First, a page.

The Infectious Disease Service provides total isolation accommodation for patients with highly infectious diseases such as malaria, tuberculosis, viral haemorrhagic fever or chicken-pox. It also caters for people (having infectious disease) returning from abroad. The ward currently has six negative pressure isolation rooms, one of which is a medium risk isolation facility.
Negative pressure between two rooms is a process used to prevent cross-contamination from room to room. It includes a ventilation system that generates negative pressure to allow air to flow into the isolation room but not escape from the room, as air will naturally flow from areas with higher pressure to areas with lower pressure, thereby preventing contaminated air from escaping the room.
Work was completed on a phased basis, ensuring the continuous functioning of the ward.
All demolition works were completed with health and safety measures in place, to prevent any disruption to staff and patients. New internal walls and doors were erected; new secondary glazing, wall, floor and ceiling finishes including the formation of en-suite bathrooms with all associated mechanical and electrical services. All work zones were fully sealed (airtight) and subject to pressure tests. Finishes were of a standard that provided a constant hygienic environment, whilst maintaining the comfort of any long stay patients.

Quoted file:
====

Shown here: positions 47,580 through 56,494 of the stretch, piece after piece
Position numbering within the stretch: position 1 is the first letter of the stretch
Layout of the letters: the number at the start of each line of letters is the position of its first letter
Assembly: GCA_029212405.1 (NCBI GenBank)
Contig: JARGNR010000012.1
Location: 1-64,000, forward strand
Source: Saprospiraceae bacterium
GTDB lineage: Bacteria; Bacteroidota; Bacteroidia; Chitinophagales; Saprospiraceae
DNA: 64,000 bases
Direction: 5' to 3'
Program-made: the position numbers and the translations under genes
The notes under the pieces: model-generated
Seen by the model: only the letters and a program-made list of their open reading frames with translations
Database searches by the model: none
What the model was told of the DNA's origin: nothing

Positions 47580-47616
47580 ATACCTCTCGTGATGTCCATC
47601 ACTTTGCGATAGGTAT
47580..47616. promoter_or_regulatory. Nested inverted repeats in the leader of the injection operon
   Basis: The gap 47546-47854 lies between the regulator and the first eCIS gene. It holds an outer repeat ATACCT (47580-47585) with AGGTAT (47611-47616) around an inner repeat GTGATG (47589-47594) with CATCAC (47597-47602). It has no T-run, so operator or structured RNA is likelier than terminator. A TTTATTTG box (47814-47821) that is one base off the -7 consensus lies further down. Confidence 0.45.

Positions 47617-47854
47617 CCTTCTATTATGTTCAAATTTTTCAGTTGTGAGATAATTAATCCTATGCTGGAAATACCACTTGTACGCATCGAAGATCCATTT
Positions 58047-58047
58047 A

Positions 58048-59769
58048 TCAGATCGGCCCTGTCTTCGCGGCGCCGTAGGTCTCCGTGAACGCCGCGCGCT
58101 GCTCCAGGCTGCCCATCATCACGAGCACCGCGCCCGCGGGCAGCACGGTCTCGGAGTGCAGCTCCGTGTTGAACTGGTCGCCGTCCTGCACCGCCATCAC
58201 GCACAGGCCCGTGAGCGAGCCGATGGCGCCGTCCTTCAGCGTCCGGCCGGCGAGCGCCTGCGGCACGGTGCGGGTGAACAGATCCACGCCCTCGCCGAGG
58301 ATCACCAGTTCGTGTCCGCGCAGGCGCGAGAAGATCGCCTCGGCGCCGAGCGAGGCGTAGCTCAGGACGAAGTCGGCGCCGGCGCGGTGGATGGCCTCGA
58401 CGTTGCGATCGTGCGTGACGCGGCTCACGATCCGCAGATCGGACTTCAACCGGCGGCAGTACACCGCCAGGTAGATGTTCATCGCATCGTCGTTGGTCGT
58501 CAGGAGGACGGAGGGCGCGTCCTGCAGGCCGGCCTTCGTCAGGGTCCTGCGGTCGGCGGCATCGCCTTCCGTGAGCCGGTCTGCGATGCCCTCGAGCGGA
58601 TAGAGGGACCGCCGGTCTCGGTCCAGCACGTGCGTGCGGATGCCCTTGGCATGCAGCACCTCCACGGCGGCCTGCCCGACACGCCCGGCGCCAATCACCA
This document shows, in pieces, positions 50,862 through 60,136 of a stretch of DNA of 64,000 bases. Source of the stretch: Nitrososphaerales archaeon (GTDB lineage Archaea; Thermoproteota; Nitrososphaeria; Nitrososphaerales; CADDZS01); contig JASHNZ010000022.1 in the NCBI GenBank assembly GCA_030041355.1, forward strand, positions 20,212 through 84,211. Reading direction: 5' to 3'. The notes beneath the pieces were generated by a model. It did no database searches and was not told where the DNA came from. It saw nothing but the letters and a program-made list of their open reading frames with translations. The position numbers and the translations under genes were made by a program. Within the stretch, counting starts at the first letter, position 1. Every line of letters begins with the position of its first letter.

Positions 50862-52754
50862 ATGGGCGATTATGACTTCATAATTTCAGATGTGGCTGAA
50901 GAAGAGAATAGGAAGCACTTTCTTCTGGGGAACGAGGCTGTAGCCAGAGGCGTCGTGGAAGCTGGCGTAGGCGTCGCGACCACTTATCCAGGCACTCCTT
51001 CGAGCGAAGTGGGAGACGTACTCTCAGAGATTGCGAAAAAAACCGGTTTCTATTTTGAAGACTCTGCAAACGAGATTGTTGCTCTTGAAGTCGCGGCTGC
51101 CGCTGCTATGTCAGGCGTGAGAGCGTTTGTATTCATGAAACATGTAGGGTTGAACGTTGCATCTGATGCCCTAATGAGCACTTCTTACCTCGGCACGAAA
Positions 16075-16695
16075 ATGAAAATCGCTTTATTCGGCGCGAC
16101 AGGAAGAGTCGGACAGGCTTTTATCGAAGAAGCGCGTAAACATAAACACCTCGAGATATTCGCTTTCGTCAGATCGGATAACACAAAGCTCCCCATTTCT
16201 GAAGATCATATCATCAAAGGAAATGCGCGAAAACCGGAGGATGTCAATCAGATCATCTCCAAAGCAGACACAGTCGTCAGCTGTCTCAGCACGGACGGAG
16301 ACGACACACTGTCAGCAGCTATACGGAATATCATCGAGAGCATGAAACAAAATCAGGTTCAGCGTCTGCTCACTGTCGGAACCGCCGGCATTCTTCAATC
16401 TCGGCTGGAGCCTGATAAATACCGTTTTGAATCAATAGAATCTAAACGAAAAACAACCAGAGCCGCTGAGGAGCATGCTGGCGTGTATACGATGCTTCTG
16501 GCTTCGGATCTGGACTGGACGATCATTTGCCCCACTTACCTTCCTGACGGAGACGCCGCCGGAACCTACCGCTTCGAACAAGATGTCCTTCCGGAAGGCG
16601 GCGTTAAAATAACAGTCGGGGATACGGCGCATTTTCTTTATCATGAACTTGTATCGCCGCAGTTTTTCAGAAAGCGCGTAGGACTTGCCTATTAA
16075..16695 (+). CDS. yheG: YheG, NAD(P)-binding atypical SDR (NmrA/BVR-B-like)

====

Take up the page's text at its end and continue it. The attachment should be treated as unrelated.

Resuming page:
There are a considerable number of hazards encountered when working in an infectious disease environment. Factors such as cross contamination, dust and debris, noise and vibration, aspergillus, must be taken into consideration when drawing up the Health and Safety Plan. Full compliance with procedures and protocols set down by estate management was vital, to ensure the safety of the patients and prevent any adverse affects on their health.
The management of this project was undertaken by a company director, in partnership with the design team and estate management. This enabled the contract to be safely completed within programme and on budget.